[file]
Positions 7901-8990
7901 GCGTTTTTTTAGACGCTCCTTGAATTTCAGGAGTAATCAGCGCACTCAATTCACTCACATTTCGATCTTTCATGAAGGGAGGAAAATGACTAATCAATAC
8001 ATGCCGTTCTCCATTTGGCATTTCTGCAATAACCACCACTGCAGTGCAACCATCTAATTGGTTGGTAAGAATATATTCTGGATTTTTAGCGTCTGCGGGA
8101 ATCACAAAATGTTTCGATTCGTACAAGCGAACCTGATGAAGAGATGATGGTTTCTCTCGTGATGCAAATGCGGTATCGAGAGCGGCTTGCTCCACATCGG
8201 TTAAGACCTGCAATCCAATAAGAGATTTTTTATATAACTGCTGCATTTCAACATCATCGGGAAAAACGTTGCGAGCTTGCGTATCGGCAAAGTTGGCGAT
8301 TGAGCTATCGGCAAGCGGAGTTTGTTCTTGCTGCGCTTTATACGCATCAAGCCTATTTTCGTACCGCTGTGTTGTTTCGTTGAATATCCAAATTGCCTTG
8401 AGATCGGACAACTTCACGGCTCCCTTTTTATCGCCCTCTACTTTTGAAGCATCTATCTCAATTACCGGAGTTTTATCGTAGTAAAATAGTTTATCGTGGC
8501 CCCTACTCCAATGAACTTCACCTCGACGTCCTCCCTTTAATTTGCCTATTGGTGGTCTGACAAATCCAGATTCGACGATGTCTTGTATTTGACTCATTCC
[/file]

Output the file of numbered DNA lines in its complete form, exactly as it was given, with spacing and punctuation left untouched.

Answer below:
Positions 7901-8990
7901 GCGTTTTTTTAGACGCTCCTTGAATTTCAGGAGTAATCAGCGCACTCAATTCACTCACATTTCGATCTTTCATGAAGGGAGGAAAATGACTAATCAATAC
8001 ATGCCGTTCTCCATTTGGCATTTCTGCAATAACCACCACTGCAGTGCAACCATCTAATTGGTTGGTAAGAATATATTCTGGATTTTTAGCGTCTGCGGGA
8101 ATCACAAAATGTTTCGATTCGTACAAGCGAACCTGATGAAGAGATGATGGTTTCTCTCGTGATGCAAATGCGGTATCGAGAGCGGCTTGCTCCACATCGG
8201 TTAAGACCTGCAATCCAATAAGAGATTTTTTATATAACTGCTGCATTTCAACATCATCGGGAAAAACGTTGCGAGCTTGCGTATCGGCAAAGTTGGCGAT
8301 TGAGCTATCGGCAAGCGGAGTTTGTTCTTGCTGCGCTTTATACGCATCAAGCCTATTTTCGTACCGCTGTGTTGTTTCGTTGAATATCCAAATTGCCTTG
8401 AGATCGGACAACTTCACGGCTCCCTTTTTATCGCCCTCTACTTTTGAAGCATCTATCTCAATTACCGGAGTTTTATCGTAGTAAAATAGTTTATCGTGGC
8501 CCCTACTCCAATGAACTTCACCTCGACGTCCTCCCTTTAATTTGCCTATTGGTGGTCTGACAAATCCAGATTCGACGATGTCTTGTATTTGACTCATTCC